QUEXIT: Queens’ call for referendum to leave CUSU
CUSU: Better off out?
An underground campaign calling for disaffiliation from CUSU has emerged from the walls of Queens’ College. In an anonymous parody of UKIP’s Brexit campaign, the dissidents have called for a referendum.
The recent anger against the incompetency of CUSU, especially in the light of their association with NUS, the controversial appointment of Malia Bouttai as NUS President, and the cancelling of the print of TCS, has now been vocalised in the most potent terms: a demand for a vote.
The self-proclaimed ‘network of underground activists’ has announced their intention of making the ultimate break from the EU (sorry, CUSU). Drawing on the intriguing parallels between UKIP’s BREXIT campaign and the rising vendetta against CUSU, students of Queens’ have launched the ‘Quexit’ campaign to sever all ties with their CUSU overlords.
Emerging from the shadows – that is the murky, red-brick fortifications of Queens’ – members of the ‘QUEXIT’ campaign have cited the ‘success of the Norwegian model of Caius’ as a promise of the ‘special status’ which could similarly be afforded to Queens’.
The campaign further adds: “We firmly believe that we will be able to withdraw our contributions to CU$U and continue to receive exactly the same benefits and services without making any concessions”, adding to the turbulence facing CUSU over the last few weeks.
Dissatisfaction with the current coalition, particularly with the ‘Potato Portion Size Directive’ which has hit the hard-working students in their pockets and stomachs, takes aim at the bureaucratic, money-grabbing tactics of CUSU, and by association, NUS.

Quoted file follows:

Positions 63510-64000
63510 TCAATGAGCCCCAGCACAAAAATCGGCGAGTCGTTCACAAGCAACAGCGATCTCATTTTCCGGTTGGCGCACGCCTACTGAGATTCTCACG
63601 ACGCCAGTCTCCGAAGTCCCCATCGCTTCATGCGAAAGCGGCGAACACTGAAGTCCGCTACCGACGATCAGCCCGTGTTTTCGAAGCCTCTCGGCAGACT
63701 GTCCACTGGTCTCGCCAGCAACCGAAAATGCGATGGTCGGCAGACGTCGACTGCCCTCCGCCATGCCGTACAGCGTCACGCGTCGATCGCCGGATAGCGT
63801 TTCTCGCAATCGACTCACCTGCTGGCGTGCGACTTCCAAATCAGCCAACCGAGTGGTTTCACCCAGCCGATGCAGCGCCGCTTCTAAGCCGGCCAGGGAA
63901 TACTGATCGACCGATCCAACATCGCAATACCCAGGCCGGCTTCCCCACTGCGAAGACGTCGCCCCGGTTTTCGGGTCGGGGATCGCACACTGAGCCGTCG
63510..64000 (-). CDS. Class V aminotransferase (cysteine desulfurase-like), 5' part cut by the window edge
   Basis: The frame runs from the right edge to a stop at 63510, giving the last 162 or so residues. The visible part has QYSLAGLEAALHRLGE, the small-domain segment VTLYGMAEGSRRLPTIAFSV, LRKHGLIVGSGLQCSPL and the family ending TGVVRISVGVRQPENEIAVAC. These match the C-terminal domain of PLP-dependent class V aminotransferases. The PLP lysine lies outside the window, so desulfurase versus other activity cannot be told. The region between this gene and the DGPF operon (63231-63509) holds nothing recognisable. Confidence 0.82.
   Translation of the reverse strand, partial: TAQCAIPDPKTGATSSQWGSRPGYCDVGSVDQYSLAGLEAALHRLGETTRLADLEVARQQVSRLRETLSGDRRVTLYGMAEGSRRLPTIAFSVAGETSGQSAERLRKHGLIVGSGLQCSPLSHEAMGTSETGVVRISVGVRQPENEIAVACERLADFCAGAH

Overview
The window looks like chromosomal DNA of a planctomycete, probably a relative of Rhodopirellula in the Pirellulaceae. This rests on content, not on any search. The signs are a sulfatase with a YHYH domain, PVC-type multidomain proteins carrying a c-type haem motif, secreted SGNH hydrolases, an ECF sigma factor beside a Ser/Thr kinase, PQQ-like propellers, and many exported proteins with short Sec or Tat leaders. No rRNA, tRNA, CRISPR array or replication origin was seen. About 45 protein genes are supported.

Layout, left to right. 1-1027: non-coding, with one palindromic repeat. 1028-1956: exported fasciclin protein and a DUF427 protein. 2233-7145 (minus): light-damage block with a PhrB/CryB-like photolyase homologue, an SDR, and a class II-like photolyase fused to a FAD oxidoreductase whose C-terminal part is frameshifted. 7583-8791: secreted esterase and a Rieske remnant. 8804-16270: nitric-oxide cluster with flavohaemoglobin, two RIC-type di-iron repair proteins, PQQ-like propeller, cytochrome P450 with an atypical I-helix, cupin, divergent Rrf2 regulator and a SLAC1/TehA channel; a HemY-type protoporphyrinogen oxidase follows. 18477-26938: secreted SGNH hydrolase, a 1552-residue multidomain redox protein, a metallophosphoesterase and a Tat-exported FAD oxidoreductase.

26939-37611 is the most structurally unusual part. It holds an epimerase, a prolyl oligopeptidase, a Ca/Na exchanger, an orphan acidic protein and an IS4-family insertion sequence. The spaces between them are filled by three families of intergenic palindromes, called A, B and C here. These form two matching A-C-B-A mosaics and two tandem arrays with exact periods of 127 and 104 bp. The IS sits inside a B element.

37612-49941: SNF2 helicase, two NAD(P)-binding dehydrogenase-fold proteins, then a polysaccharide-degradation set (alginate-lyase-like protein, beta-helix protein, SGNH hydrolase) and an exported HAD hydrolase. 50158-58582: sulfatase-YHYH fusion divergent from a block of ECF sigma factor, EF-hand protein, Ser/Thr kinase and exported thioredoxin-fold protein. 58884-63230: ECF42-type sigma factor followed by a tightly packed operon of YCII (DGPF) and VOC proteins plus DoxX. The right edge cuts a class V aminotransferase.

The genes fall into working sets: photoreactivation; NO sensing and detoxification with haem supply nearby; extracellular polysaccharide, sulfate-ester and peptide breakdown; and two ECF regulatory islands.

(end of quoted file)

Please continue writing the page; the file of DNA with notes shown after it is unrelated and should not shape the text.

The dissident campaign vying for the return of the sovereignty of the college has met with some controversy amongst supporters of the current coalition of Queens’ JCR who have assured their troubled subjects that they will discuss the issue of a referendum, whilst offering a begrudging nod to the wit of the revolutionaries.
The JCR also promised to publish ‘a really interesting and lovely’ six-page document which would detail what leaving CUSU would mean for the college. Whilst it is unclear whether Queens’ JCR intend to spend £9 million of the taxpayer’s money on their leaflet, it is certain that the voices of the QUEXIT campaign will remain undeterred.
The leading economies of the university (looking at you, Trinity) are yet to comment on the island nation’s call for independence from CUSU, but we can speculate that it will be met with dismissive sneers all round.